I am a big fan of Pelicans. They may be my favorite birds, though claiming anything to be a favorite is a little silly. I like all pelicans, but it is the Brown Pelican (Pelecanus occidentalis) and its cousin the Peruvian Pelican (Pelecanus thagus) that are at the top of my pelican list.
Brown Pelican (Pelecanus occidentalis) banking away from a landing at Point Dume, in Malibu
The Brown Pelican is the smallest of the 8 species of pelican in the world. Small is a relative term when it comes to pelicans, the Brown Pelican weighs up to 12 pounds (5.4kg) and has a wingspan up to a little more than 8 feet (2.4 meters). It and the Peruvian Pelican, which is nearly twice the size of the Brown Pelican, have a hunting strategy that differs from all other pelicans and one that is great fun to watch.
Pelicans are extremely successful apex predators. Their primary hunting tool, their beaks, have remained relatively unchanged for 30 million years as evidenced by a remarkably intact fossil from southern France. Pelicans have the largest beaks of any bird, a long affair with a sharp hook at the end and a large pouch underneath. Like baleen whales pelicans gulp huge mouthfuls of water and food (fish for pelicans) and strain the food from the water. Most pelicans do their fishing from the surface of the water, floating along like immense ducks, dipping their heads into schools of fish to grab a meal.
Brown Pelicans have an entirely different strategy.
Brown Pelican diving for fish. View the full-size image to see panicked fish leaping clear of the water to escape the pelican
Pelicans can see through the water well enough to spot fish near the surface. Brown and Peruvian pelicans hunt from the air in a delightfully cavalier fashion. When they spot a school of fish they dive for them, but this is not the elegant, dagger like dive of the gannet, this is the lumbering crash of a falling boulder. They fold their wings and plummet from the sky, more-or-less beak first, impacting with a great explosion of water. Their version of a dive is more akin to a drunken stumble into the pool than it is the clean Olympian dive. Despite the seeming lack of grace, their hunting strategy is effective.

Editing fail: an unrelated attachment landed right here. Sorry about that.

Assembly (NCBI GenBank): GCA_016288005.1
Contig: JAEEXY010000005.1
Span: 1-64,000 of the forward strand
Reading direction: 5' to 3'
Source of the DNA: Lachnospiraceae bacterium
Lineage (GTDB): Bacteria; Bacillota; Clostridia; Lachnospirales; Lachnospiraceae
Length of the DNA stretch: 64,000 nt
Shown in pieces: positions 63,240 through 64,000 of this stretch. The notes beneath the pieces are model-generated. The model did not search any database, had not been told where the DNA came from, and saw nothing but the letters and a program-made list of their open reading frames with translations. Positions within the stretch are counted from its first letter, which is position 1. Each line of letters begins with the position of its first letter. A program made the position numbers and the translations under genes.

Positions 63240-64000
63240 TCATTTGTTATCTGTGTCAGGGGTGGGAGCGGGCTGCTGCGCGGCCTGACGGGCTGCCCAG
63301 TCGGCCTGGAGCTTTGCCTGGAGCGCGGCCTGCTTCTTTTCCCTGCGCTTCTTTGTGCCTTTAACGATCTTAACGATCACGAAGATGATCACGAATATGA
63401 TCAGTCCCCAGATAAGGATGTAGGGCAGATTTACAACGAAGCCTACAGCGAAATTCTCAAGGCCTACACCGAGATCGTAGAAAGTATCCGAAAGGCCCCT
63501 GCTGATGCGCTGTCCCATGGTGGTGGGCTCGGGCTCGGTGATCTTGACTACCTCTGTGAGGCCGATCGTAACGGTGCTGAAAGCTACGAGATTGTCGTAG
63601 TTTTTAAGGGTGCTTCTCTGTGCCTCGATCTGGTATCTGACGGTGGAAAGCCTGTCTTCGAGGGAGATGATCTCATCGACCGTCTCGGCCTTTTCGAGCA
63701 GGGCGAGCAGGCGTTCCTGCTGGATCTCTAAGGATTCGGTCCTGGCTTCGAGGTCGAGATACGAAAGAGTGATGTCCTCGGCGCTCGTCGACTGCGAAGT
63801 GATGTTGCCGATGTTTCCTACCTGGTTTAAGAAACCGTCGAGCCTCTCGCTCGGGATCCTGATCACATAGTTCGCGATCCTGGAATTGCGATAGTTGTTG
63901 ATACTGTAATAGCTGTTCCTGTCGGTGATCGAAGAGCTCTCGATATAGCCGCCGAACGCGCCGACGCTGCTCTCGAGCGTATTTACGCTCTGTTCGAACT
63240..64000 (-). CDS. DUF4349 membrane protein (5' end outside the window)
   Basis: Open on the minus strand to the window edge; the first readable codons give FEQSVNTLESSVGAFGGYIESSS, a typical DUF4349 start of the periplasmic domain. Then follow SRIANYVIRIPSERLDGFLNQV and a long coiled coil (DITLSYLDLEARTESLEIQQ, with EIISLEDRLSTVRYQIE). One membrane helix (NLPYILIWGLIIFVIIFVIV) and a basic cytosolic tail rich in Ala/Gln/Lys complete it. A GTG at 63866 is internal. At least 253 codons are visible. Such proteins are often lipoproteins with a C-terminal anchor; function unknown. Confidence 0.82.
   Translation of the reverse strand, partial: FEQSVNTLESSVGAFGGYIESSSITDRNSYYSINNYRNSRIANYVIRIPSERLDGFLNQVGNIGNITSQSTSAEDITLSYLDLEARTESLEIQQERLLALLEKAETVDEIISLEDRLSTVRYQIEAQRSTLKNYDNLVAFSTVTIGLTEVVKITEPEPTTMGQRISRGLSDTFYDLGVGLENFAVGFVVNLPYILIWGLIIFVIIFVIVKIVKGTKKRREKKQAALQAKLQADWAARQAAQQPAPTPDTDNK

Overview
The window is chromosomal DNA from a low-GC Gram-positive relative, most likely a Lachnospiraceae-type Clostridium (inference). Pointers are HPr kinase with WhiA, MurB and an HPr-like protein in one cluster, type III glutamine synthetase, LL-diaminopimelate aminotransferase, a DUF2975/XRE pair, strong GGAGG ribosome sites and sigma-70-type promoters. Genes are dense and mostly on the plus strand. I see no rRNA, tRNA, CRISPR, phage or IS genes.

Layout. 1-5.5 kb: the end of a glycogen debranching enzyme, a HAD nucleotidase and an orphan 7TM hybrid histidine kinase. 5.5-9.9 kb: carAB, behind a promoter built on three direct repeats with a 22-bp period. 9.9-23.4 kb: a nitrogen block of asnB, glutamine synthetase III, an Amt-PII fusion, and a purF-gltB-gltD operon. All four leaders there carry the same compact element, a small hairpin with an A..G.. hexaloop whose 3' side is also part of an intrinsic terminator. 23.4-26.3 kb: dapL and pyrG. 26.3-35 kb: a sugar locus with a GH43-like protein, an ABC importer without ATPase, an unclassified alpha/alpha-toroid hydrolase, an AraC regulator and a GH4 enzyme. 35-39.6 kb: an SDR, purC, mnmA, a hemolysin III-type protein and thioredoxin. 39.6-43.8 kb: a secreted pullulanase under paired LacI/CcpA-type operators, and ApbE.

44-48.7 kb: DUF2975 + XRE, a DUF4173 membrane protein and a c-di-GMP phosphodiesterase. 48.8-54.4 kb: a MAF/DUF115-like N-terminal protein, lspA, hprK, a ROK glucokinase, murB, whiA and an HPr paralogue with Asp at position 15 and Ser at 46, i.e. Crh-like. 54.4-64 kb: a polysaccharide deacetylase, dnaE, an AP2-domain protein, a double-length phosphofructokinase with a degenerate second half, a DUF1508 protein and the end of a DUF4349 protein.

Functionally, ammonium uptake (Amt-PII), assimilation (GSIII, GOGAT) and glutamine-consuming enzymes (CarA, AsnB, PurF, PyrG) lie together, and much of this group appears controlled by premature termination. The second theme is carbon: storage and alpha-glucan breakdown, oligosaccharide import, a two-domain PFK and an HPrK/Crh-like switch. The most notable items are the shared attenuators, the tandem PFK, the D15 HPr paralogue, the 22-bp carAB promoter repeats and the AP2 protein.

While the dive of a pelican exhibits a singular lack of grace, they are elegant precision flyers. Pelicans of all species are probably best known for their surface skimming flight.
Brown Pelicans skimming the water – the lead pelican does not seem hindered by the loss of an eye
Being large, heavy birds (the largest species of pelicans weigh upwards of 20 pounds), pelicans use as little energy as possible when flying. We see them most often flying low over the water, wings nearly touching the surface of the ocean. The weight of their bodies compresses the air underneath them, making it more dense. As a result the air provides more lift, in effect they are riding on their own cushion of air. We make vehicles that do this, hover craft, and far more impressively, the Soviet ekranoplan vehicles.
Pelicans are adept surfers, riding the slight updraft of air above the curl of breaking waves.
Large air-sacks under the skin and hollow bones help pelicans float and a tough layer of fiber in their breast muscles helps pelicans keep their wings extended during long flights. Like other large birds pelicans search out thermals and other updrafts to climb into the sky for long flights.
I find Brown Pelicans to be surprisingly colorful.
Pelican eying me with suspicion
Their heads have yellow, red, and a bluish tint as well. I suspect that the vibrancy of the colors changes in accordance with mating season. Peruvian Pelicans also share this colorful head, perhaps being even more colorful.
Peruvian Pelican (Pelecanus thagus) in Paracas, Peru
Pelicans have a primeval aspect to them. We no-longer have Pterosaurs, but looking at Pelicans I feel a sense of what it must have been like when the sky was full of those wide-winged, short-tailed flying creatures.